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Guide Dog Makes a Good Fitness Partner

Without being able to drive, I’ve always thought that blind people and our guide dogs—especially those of us who live in big cities—must walk more than the average person-and-dog team does.

A new wellness program at my workplace gave me a chance to prove it. I work part time at Easter Seals Headquarters in downtown Chicago, and in June they started a six-week “Walk For U, Go The Extra Mile” challenge. Every employee received a free pedometer to keep track of our progress for six weeks, and those of us who met the daily goal of 7,000 steps per day—a distance of 3.5 miles—throughout the entire six weeks would be entered into a drawing to win a six-month fitness club membership.

The human resources department realized I wouldn’t be able to read the number of steps I’d taken each day on my own, so they ordered a special talking pedometer for me—it said my results out loud. And so, I was on my way to prove my theory.

The list of requirements for people applying to train with a Seeing Eye dog says candidates need to be able to walk one or two miles a day. When you live in a city you can’t simply open a sliding glass patio door to let your guide dog out. When my Seeing Eye dog Whitney (a two-year-old Golden Retriever/Labrador Retriever cross) needs to “empty,” I take her down the street, around the corner and to her favorite tree. That’s 1,000 steps per trip, and that trip takes place at least four times a day. And for the rest of the day, well, running errands in a city is like using one big treadmill. Add the safety shortcuts Whitney and I take across busy city streets (rather than deal with traffic, we go down the subway stairs on one side of busy streets, traverse underneath,  then come up the stairs on the other side) well, every El station is a StairMaster.The first two weeks of our experiment included one week of 100-degree temperatures in Chicago. We stayed inside with our air conditioner on more than usual, but hey, a girls gotta go. Even in that hot weather Whitney and I averaged 9,871 steps a day, and our steps per day increased when temperatures cooled down the next week.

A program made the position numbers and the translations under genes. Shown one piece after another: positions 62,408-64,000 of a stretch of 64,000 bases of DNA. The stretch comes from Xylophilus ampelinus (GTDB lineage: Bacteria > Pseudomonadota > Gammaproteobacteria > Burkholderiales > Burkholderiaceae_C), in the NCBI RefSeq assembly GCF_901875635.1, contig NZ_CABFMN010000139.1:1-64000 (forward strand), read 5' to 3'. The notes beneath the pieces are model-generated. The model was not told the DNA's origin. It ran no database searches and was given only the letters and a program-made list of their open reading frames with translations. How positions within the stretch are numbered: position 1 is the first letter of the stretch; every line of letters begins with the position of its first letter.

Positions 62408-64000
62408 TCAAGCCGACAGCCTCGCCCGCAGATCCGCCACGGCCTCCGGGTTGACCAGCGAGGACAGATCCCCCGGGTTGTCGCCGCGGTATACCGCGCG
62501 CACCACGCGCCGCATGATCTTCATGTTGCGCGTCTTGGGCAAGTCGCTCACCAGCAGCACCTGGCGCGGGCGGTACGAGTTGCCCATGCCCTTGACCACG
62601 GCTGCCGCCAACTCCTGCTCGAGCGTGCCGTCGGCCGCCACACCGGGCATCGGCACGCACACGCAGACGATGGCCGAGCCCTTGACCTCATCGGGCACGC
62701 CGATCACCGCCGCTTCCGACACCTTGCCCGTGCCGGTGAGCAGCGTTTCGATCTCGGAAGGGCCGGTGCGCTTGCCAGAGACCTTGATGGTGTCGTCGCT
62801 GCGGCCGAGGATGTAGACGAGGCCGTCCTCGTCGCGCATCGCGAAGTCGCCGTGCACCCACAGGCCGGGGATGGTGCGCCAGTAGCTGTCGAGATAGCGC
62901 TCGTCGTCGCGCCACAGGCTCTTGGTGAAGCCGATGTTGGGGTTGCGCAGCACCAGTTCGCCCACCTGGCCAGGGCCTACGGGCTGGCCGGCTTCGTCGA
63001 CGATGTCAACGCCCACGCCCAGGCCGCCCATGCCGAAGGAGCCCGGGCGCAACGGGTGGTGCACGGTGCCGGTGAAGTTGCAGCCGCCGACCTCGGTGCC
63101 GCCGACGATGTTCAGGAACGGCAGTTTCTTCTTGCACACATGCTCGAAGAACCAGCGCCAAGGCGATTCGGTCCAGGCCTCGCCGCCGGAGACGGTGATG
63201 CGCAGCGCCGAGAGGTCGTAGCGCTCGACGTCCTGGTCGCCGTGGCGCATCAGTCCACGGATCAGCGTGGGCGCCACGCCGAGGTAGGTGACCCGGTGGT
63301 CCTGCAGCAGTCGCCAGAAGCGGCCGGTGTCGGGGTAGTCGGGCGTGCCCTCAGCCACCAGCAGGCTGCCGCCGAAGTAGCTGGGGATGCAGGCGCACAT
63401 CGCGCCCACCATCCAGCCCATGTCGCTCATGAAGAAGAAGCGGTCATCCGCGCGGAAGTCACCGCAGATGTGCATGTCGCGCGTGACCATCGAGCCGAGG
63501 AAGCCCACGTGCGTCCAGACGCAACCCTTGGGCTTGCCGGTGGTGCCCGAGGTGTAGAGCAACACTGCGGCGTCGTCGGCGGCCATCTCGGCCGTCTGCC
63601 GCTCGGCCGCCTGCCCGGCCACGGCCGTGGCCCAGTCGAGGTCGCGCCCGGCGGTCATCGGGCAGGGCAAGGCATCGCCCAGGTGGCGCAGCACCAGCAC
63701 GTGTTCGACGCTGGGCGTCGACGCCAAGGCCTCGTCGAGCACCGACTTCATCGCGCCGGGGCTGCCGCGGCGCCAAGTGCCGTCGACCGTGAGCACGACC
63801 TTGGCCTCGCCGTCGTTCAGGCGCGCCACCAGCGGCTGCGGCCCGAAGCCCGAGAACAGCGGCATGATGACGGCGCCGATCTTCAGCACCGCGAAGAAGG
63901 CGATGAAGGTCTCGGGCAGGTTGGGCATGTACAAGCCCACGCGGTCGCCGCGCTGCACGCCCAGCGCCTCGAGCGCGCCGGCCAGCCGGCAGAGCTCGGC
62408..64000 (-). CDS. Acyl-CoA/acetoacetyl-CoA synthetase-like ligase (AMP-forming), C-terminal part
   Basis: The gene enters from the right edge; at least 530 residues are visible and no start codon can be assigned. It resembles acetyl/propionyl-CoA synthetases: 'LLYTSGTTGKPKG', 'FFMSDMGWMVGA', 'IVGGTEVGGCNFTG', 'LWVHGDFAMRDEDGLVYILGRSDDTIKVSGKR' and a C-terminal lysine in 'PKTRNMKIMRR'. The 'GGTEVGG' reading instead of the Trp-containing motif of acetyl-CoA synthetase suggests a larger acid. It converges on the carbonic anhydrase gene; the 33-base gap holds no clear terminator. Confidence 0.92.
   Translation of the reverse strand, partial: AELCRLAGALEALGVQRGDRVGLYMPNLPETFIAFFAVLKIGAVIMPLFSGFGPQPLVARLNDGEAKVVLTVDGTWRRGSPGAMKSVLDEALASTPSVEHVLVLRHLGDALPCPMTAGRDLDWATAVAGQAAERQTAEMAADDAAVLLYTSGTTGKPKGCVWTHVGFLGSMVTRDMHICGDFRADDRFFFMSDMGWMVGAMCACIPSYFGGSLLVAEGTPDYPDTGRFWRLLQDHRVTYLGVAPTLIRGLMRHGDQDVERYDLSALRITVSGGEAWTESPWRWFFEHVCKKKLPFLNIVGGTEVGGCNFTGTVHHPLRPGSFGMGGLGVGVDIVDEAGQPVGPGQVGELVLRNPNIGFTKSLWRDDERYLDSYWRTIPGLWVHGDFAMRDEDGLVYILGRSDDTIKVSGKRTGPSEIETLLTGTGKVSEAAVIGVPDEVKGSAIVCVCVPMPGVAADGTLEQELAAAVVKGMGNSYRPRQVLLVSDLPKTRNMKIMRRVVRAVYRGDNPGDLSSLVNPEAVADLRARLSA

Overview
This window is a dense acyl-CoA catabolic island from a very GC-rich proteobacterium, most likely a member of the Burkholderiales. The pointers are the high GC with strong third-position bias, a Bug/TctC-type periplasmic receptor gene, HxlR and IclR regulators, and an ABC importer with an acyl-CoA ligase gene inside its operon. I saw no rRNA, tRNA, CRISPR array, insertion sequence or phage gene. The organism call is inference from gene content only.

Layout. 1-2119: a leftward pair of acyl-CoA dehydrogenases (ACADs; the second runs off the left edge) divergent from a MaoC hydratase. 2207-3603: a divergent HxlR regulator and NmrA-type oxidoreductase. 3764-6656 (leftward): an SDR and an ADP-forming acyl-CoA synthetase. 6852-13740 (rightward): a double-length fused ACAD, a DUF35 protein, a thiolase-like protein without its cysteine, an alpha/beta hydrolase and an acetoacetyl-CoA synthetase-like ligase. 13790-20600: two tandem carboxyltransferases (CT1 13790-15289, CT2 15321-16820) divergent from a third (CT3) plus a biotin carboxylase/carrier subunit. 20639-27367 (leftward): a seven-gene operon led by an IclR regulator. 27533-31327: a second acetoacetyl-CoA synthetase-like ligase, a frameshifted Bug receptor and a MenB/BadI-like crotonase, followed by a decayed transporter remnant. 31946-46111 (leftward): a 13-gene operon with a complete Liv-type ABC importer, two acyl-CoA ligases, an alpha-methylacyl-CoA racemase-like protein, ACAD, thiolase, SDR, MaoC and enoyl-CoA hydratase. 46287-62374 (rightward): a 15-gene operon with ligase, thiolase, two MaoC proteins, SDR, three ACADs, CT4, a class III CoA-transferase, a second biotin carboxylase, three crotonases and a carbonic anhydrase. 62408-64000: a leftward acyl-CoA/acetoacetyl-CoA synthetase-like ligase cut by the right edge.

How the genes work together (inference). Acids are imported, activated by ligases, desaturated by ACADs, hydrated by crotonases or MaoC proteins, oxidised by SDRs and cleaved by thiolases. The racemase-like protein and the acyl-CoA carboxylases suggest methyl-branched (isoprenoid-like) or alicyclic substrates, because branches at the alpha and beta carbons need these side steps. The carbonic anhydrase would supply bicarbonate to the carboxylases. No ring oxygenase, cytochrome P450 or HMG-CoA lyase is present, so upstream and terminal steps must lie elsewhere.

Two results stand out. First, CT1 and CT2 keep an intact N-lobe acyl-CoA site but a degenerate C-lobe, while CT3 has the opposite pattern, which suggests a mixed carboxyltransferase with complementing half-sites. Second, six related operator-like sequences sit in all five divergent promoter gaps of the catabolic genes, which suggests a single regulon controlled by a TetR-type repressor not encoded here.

Just when I’d started planning which new equipment Whitney and I would try out when we won the free health club membership grand prize from the Go The Extra Mile challenge, I pressed the button to hear the number of steps I’d taken so far that day, and, nothing. My talking pedometer stopped talking. I shook the thing and pressed the button. Nothing. I turned it upside-down and rightside-up again. Nothing. I stuck it in a bag of rice for a day. Nothing.

And so, what happened with the challenge? Well, human resources offered to buy me a new talking pedometer, but I told them not to bother. I have a new theory now: blind people and our guide dogs—especially those of us who live in big cities—walk so many steps that a talking pedometer can’t keep up with us.

 

 

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Beth Finke's book, Hanni and Beth: Safe & Sound—about her bond with her Seeing Eye dog—won an ASPCA/Henry Bergh children's book award. Follow Hanni and Beth's travels on the Safe & Sound blog. bethfinke.wordpress.com
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Submitted by Minerva | August 14 2012 |

Go, Dog, Go!

Submitted by Jacques | August 15 2012 |

This article emphasizes guide dogs in cities, do blind people in suburbs not walk as much? How get around, then, if they can't drive? Do they use guide dogs

Submitted by Beth Finke | August 18 2012 |

Oh, yes, Jacques, plenty of people with visual impairments live in suburbs, and many of them use guide dogs. My husband got a job transfer once that required us to move to the Chicago suburbs, we did our best to find a place close enough to the train so I could use that to get around. Suburbs usually have nice sidewalks but so often the shopping centers are hard to get to, surrounded by parking lots and such. I prefer living in a college town (accommodates a lot of people on foot) or a city.

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